Compare any two graphics cards:
GeForce GTS 250 1GB vs Radeon HD 6670 (OEM) 1GB
IntroThe GeForce GTS 250 1GB features core clock speeds of 738 MHz on the GPU, and 1100 MHz on the 1024 MB of GDDR3 RAM. It features 128 SPUs as well as 64 Texture Address Units and 16 ROPs.
Compare those specifications to the Radeon HD 6670 (OEM) 1GB, which uses a 40 nm design. ATi has set the core speed at 800 MHz. The GDDR5 RAM works at a speed of 1000 MHz on this card. It features 480 SPUs as well as 24 Texture Address Units and 8 Rasterization Operator Units.
(No game benchmarks for this combination yet.)
Power Usage and Theoretical Benchmarks
Power Consumption (Max TDP)
In theory, the GeForce GTS 250 1GB should perform just a bit faster than the Radeon HD 6670 (OEM) 1GB overall. (explain)
Texel RateThe GeForce GTS 250 1GB is much (approximately 146%) better at anisotropic filtering than the Radeon HD 6670 (OEM) 1GB. (explain)
Pixel RateIf using high levels of AA is important to you, then the GeForce GTS 250 1GB is the winner, and very much so. (explain)
Please note that the above 'benchmarks' are all just theoretical - the results were calculated based on the card's specifications, and real-world performance may (and probably will) vary at least a bit.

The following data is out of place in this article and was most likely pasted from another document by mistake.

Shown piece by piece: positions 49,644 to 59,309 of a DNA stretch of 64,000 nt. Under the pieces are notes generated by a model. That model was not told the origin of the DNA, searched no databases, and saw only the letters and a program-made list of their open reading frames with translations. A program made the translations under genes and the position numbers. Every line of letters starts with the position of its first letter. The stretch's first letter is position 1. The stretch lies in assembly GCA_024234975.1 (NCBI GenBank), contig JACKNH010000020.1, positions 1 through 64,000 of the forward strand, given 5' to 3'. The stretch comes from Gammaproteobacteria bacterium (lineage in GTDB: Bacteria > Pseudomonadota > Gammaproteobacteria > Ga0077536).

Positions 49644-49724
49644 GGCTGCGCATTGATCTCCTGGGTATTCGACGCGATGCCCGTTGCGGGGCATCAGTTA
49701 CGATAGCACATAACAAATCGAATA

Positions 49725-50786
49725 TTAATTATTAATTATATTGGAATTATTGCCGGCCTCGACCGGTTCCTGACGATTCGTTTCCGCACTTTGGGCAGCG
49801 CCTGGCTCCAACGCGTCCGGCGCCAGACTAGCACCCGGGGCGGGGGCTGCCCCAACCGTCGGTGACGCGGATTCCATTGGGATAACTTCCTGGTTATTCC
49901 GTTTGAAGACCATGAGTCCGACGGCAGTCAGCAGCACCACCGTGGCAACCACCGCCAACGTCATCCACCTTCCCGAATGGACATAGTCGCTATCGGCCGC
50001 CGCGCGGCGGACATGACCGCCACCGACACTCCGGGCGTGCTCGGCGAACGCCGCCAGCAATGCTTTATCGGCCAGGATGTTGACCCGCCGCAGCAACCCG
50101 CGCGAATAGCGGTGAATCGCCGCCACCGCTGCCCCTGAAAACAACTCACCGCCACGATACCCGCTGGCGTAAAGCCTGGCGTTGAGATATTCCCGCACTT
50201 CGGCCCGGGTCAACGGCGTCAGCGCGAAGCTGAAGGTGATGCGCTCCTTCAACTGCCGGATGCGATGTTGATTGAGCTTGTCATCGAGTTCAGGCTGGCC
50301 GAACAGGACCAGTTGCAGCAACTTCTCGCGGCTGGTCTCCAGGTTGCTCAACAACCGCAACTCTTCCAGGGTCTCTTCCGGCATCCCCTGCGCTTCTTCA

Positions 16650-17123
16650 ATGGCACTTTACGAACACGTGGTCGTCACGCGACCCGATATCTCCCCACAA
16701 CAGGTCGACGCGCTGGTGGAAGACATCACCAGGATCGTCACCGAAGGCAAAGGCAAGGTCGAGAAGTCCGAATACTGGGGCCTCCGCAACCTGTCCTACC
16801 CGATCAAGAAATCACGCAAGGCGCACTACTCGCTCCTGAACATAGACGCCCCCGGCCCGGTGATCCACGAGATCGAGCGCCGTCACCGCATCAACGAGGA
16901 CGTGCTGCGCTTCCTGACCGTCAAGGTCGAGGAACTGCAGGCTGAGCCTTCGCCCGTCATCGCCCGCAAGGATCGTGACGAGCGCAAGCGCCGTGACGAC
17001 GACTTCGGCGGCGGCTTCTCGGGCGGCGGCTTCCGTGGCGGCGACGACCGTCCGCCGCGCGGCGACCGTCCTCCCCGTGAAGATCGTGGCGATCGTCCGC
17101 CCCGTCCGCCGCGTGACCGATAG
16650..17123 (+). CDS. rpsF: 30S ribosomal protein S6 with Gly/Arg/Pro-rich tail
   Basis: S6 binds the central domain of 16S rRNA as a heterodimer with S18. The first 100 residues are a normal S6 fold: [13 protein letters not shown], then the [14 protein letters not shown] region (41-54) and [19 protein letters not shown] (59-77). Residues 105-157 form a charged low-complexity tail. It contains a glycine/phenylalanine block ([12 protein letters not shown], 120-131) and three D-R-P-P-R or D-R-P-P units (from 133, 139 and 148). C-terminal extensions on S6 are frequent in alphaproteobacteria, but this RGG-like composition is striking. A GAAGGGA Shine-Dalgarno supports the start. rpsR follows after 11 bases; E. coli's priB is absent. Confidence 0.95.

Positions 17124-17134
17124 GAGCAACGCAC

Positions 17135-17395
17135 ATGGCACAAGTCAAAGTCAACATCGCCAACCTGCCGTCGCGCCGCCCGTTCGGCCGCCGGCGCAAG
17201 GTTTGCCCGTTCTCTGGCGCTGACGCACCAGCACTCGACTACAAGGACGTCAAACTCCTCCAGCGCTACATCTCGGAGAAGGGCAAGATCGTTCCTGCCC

Price ComparisonPlease note that the price comparisons are based on search keywords, and might not be the exact same card listed on this page. We have no control over the accuracy of their search results.
Memory Bandwidth: Bandwidth is the maximum amount of information (counted in MB per second) that can be transported past the external memory interface in one second. It's calculated by multiplying the card's bus width by the speed of its memory. If the card has DDR memory, it should be multiplied by 2 once again. If DDR5, multiply by 4 instead. The higher the bandwidth is, the better the card will be in general. It especially helps with anti-aliasing, HDR and high resolutions.
Texel Rate: Texel rate is the maximum amount of texture map elements (texels) that are applied per second. This is worked out by multiplying the total number of texture units of the card by the core speed of the chip. The higher this number, the better the card will be at handling texture filtering (anisotropic filtering - AF). It is measured in millions of texels in one second.
Pixel Rate: Pixel rate is the most pixels that the graphics card could possibly record to its local memory per second - measured in millions of pixels per second. The figure is worked out by multiplying the amount of ROPs by the clock speed of the card. ROPs (Raster Operations Pipelines - also called Render Output Units) are responsible for drawing the pixels (image) on the screen. The actual pixel fill rate also depends on many other factors, especially the memory bandwidth - the lower the memory bandwidth is, the lower the ability to get to the maximum fill rate.